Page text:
Reflections On Swordfish: Thick Or Thin?

I like fish…I really do! When I go to a restaurant that seems as if the cooks know what they are doing, I will happily order it. But there is nothing so disappointing as an overcooked piece of fish, and I have, on occasion, been the cook who disappointed. Fish is far more sensitive than meat to small differences in temperature and time. I can be handed a chunk of beef, told that I must cook it perfectly, on pain of death, on a strange stove or grill, and I’ll have a fighting chance. But fish is different…more delicate…less forgiving of inattention.

Swordfish seems to be a particularly touchy fish. I have a pretty good recipe that is extremely simple, but the actual cooking is by no means effortless. That irritating little man in the toque — who sits on my shoulder when I am doing something with which I am not quite comfortable — usually whispers in my ear, “what are you, a moron? You’re overcooking it!” I usually don’t, and if I do, it’s never awful. But that is not a resounding recommendation of my cooking skills. I assumed that eventually I would get better at cooking fish, especially if I practiced enough.

It never occurred to me to try a different thickness of swordfish steak, mostly because they are always cut to the same size, no matter where I have seen it. Between 1″ and 1.5″ is apparently the law. But last week some renegade fishmonger decided to risk everything and cut some steaks that were at least 2.5″ thick. The fish looked great, and the thick pieces didn’t have any of that dark red meat that I find less than delightful. I cooked it the same way I always do, with a quick sear and then into a warm (275°-300°) oven for six or seven minutes to finish.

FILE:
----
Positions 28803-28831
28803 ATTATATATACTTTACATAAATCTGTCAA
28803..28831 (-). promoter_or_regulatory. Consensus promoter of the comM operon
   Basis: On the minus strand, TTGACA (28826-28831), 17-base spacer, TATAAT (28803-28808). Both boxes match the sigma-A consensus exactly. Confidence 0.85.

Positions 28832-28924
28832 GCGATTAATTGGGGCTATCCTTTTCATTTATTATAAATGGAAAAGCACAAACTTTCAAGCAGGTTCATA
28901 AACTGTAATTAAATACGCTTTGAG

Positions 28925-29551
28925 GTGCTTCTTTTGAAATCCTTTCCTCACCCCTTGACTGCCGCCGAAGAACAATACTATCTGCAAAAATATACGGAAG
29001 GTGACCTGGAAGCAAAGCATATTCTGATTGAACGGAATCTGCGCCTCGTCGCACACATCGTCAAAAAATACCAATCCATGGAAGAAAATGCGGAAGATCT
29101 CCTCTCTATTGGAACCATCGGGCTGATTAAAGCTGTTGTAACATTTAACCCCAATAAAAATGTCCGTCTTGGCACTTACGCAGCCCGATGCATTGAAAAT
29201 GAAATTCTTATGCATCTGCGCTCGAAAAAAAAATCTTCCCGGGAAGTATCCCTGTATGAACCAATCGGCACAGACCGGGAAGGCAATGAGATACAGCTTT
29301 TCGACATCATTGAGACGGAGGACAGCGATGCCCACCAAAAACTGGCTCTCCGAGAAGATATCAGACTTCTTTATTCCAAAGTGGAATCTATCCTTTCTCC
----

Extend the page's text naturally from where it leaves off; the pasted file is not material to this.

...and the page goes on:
20 minutes later (remember, it was twice as thick) I finally took the steaks out of the oven. After a short rest* we discovered that the fish was perfectly cooked. Perfect — as in the absence of any flaws! That additional thickness made a huge difference, allowing the fish to cook gently without overcooking or drying out.There was no thin layer of overcooked flesh on the surface, and no undercooked strip in the middle. Just a marvelous evenly cooked chunk of swordfish that was the best I had ever made. Hell, it only took me 25 years of cooking to figure this out. I’m proud of myself!

* What? You don’t let fish rest? All meat and fish should be allowed to rest!

3 Replies to “Reflections On Swordfish: Thick Or Thin?”

  1. i’m becoming more and more convinced that in practice, i rarely undercook anything. that is to say, i generally end up on the overcooking side of the fence.

    i can’t remember the last time i said “damn, this pasta is too al dente”. it’s just never the case, no matter how hard i try.

    red meat? if you think it’s too rare, just let it rest, tented, and it won’t be for much longer.

    we have so much to learn. and after we learn it, so far to go to actually put it into practice.

  2. Did you cover the fish with foil when finishing in the oven? I’ve seen a similar style…get a good sear on the grill and then finish in the oven. The observation on thinckness is bery interesting. You truly have suffered for our benefit.

Leave a Reply

Your email address will not be published. Required fields are marked *